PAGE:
NASA's New Horizons spacecraft is at Pluto's doorstep, following an incredible journey of nine years and 3 billion miles.
Four weeks from Tuesday—on July 14—New Horizons will make its closest approach to Pluto. The spacecraft will fly within 7,750 miles, inside the orbits of Pluto's five known moons. That's the approximate distance between Seattle and Sydney.
It will be the first spacecraft to explore the tiny, icy world once considered a full-fledged planet.
As of Tuesday, New Horizons was just over 20 million miles from Pluto. That's closer than Earth is to neighbor Venus, at their closest point. Flight controllers fired a thruster on the spacecraft over the weekend to fine-tune its path.
"This is one charged-up team," principal investigator Alan Stern of the Southwest Research Institute in Boulder, Colorado said last week. "They know that they're getting to do something very special because nothing like this has happened" since Voyager 2's flyby of Neptune in 1989. NASA's first interplanetary success was at Venus, with Mariner 2 in 1962.
Stern added: "We're going to turn a point of light into a planet and its moons overnight in the next month."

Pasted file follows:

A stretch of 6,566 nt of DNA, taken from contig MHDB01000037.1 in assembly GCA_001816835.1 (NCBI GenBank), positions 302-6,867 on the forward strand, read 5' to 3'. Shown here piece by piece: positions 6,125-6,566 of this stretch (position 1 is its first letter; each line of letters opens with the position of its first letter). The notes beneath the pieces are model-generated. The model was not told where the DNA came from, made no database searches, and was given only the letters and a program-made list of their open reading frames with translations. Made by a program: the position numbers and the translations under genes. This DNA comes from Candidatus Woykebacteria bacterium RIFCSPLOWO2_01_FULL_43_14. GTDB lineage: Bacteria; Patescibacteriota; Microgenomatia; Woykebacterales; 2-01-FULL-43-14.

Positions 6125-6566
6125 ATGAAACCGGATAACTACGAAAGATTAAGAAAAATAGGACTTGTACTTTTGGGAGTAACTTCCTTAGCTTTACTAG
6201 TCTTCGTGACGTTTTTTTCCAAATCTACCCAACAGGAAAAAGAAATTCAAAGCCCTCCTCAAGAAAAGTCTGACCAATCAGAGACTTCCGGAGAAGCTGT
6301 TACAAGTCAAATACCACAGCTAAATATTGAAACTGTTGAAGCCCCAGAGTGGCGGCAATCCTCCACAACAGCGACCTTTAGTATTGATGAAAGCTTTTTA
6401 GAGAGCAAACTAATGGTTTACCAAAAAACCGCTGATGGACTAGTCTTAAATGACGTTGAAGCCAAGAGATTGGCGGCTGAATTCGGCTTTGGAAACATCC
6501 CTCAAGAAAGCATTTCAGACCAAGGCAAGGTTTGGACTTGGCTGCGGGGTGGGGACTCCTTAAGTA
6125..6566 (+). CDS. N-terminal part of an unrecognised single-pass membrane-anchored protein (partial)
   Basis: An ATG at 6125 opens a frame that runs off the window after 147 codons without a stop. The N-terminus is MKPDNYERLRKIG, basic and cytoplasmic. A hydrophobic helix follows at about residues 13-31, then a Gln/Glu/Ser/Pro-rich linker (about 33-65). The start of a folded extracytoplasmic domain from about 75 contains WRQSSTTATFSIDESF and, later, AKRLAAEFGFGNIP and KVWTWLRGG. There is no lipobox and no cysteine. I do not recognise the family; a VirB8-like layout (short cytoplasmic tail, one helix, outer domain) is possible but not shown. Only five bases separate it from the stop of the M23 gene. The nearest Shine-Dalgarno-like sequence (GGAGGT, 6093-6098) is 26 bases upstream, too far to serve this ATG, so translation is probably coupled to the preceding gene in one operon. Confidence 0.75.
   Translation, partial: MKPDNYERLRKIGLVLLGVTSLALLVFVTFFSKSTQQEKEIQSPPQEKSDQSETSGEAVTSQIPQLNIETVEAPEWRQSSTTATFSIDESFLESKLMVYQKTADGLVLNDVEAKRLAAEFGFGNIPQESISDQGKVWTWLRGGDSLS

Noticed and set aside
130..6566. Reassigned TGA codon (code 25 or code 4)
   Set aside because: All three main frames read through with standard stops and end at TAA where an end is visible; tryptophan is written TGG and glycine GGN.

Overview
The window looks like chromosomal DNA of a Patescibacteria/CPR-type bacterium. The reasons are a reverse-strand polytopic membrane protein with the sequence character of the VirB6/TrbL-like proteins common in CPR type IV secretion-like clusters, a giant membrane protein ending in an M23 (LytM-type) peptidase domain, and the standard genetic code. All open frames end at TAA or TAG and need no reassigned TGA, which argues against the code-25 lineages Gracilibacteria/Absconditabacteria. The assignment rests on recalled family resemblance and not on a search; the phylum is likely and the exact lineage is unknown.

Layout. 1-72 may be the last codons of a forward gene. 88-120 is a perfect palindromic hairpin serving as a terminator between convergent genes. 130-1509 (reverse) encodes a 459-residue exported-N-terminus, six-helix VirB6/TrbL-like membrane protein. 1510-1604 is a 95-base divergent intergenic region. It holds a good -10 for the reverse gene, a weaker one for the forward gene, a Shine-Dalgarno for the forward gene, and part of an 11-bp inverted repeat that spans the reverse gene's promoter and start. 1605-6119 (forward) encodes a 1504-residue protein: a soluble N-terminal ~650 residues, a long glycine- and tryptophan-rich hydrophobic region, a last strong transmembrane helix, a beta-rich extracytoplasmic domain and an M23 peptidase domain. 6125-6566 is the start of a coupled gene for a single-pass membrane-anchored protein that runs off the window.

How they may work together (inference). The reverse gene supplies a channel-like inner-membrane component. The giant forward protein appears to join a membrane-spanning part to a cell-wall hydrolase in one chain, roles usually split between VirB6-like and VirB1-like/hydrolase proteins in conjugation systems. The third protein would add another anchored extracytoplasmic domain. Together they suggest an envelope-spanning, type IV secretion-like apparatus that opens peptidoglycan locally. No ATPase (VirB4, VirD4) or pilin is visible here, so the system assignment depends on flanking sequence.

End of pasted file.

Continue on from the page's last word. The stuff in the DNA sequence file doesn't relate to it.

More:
The Johns Hopkins University's Applied Physics Laboratory in Laurel, Maryland, is operating the spacecraft for NASA. The lab also designed and built the relatively lightweight craft, about the size of a baby grand piano. It carries seven science instruments; the cameras have been photographing the planet since January.
The latest pictures, taken at the end of May and beginning of June, show large dark regions toward the bottom of Pluto. Scientists are eager to learn the size and shape of these dark spots, as well as their exact location. Images will keep improving with every step closer to Pluto.
"It's very fascinating to see this level of detail," deputy project scientist Cathy Olkin said during an update broadcast Tuesday.
Pluto was discovered by the late American astronomer Clyde Tombaugh in 1930. Its moons, the fifth unmasked as recently as 2012, also bear names related to the mythological underworld: big moon Charon and mini-moons Nix, Hydra, Kerberos and Styx.
More moons could be out there.
"We're going to write the textbook. We know very little about the Pluto system now," Stern said. "It's really a mission of raw exploration, flying into the unknown to see what's there."
New Horizons' $700 million mission began with a 2006 launch from Cape Canaveral, Florida.
More information: Johns Hopkins: pluto.jhuapl.edu/
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